Samguk Yusa and Samguk Sagi

The Samguk Sagi (1146; “Historical Record of the Three Kingdoms”) and Samguk Yusa (1285; “Memorabilia of the Three Kingdoms”) remain the principal sources of Korean myths, legends, and folktales. The compilation of the Samguk Sagi was ordered by Goryeo's ( 고려왕조 高麗王朝) King Injong (인종 仁宗, r. 1122-1146) and undertaken by the government official and historian Kim Busik (金富軾) and a team of junior scholars. It was completed in 1145. Like the Chinese dynastic histories on which it was modeled, Samguk Sagi was intended to promote the Silla Kingdom as the orthodox ruling kingdom of Korea, and legitimize the Goryeo state as Silla’s rightful successor. Kim Busik also wanted to educate Korean scholars about their native history, and to establish Korean historical figures as exemplars of Confucian values.

Samguk Yusa was written a century later. The Buddhist monk Iryeon (1206 – 1289), who took refuge in North Kyongsang Province after passing monastic examinations in the Koryo capital, composed the Samguk yusa to preserve anecdotes from antiquity and to demonstrate that the tales of Korea's founding ancestors were of equal significance with those of China.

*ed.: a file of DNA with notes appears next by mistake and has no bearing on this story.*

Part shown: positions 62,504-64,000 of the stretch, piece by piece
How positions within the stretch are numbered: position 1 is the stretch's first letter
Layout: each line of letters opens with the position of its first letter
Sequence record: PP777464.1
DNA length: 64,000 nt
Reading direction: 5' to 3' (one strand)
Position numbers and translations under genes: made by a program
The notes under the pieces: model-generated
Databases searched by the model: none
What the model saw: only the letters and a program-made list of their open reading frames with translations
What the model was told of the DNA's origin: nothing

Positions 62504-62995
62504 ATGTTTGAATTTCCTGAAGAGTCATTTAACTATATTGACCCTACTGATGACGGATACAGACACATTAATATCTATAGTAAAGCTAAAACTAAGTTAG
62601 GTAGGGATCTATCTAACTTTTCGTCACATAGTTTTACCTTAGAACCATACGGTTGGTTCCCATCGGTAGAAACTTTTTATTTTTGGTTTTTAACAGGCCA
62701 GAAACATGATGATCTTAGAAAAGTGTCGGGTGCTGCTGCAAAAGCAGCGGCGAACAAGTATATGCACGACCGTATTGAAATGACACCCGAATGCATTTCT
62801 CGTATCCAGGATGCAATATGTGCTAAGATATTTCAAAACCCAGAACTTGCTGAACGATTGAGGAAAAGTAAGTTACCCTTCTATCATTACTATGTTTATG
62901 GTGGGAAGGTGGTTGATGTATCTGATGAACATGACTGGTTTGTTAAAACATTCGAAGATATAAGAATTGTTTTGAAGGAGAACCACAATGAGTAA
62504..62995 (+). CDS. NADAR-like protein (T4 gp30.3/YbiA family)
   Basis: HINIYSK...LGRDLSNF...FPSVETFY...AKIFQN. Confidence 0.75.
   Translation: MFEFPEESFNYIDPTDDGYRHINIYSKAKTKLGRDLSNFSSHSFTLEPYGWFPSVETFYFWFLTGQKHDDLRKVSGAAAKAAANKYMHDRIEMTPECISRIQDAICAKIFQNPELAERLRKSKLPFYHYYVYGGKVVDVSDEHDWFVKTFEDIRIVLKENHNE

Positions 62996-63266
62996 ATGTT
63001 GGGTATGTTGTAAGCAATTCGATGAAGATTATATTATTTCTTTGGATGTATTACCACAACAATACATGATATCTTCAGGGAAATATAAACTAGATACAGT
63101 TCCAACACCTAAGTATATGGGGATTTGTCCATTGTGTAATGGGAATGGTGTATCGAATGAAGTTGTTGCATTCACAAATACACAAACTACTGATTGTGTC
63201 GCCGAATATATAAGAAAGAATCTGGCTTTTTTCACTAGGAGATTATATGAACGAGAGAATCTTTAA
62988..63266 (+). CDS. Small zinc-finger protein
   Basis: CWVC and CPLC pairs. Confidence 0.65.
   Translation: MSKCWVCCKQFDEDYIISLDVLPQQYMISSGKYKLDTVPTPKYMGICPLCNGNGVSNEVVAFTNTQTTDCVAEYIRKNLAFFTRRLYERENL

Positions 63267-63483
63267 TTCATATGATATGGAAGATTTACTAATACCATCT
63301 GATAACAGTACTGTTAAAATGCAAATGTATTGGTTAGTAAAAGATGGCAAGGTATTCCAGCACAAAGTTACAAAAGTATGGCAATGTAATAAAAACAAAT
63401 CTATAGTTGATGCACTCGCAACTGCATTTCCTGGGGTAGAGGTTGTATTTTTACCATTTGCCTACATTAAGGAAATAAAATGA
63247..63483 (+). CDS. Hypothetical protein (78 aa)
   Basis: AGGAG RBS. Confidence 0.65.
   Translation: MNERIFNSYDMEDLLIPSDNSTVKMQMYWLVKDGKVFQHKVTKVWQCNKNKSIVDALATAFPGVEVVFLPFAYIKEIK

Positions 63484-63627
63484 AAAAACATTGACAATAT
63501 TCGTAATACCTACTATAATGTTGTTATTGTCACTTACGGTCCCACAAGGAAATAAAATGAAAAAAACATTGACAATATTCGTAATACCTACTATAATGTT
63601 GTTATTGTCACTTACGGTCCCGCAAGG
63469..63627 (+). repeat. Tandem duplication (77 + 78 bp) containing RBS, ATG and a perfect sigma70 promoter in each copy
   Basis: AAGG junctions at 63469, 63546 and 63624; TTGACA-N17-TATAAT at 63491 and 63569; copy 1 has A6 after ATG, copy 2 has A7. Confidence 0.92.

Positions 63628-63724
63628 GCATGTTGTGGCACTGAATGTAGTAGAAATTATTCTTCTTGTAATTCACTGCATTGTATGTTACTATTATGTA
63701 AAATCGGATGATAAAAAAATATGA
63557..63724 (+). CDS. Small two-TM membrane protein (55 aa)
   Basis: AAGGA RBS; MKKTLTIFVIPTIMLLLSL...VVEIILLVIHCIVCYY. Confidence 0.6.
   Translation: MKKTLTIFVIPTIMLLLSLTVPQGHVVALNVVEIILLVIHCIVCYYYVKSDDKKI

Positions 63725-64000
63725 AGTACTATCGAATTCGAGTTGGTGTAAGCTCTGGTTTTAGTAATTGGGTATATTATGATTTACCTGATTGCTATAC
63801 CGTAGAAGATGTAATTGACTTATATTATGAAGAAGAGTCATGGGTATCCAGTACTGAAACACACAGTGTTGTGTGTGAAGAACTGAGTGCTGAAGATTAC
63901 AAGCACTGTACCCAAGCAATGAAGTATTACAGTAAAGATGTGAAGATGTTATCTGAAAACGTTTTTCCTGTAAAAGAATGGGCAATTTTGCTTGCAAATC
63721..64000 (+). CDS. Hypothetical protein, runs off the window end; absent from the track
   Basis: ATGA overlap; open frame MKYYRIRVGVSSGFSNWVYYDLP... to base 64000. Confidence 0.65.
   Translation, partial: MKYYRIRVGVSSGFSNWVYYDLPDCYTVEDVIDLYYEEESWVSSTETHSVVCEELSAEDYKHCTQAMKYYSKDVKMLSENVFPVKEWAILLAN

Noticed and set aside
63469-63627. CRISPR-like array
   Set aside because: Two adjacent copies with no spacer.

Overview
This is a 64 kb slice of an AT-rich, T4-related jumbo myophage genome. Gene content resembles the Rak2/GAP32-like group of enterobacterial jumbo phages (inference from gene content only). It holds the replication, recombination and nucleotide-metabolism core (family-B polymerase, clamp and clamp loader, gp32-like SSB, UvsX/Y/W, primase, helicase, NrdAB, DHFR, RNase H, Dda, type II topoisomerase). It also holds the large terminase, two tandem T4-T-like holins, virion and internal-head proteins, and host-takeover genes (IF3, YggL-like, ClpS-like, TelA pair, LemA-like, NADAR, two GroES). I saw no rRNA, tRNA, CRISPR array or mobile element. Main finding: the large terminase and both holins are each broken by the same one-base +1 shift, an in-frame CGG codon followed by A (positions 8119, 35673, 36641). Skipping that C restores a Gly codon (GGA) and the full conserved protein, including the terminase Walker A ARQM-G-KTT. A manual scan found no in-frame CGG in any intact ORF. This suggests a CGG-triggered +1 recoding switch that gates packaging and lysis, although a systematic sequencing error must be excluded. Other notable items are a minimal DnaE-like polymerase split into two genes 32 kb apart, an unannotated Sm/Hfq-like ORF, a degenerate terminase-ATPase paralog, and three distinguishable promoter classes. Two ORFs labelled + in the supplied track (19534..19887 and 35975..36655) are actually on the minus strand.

Both Samguk Sagi and Samguk Yusa are unique in that they begin Korean history with Tang’un, establishing an ethnic and cultural identity for the Korean people.

Contents

The first sections of the Samguk Yusa contain various legends and folk tales, particularly those associated with the founding and early history of the Three Kingdoms, mingled with fairly accurate factual history. Samguk Yusa contains the earliest documentary version of the legend of Tan’ gun, who is said to have founded Korea about four thousand years ago. The later sections of Samguk Yusa are mainly stories about the founding of various Buddhist temples and pagodas, events associated with them, and the lives of famous Buddhist monks and miracles performed by them. The end contains some Confucian tales of filial piety.

Book One
Wonder 1 (the Founding of the Kingdoms)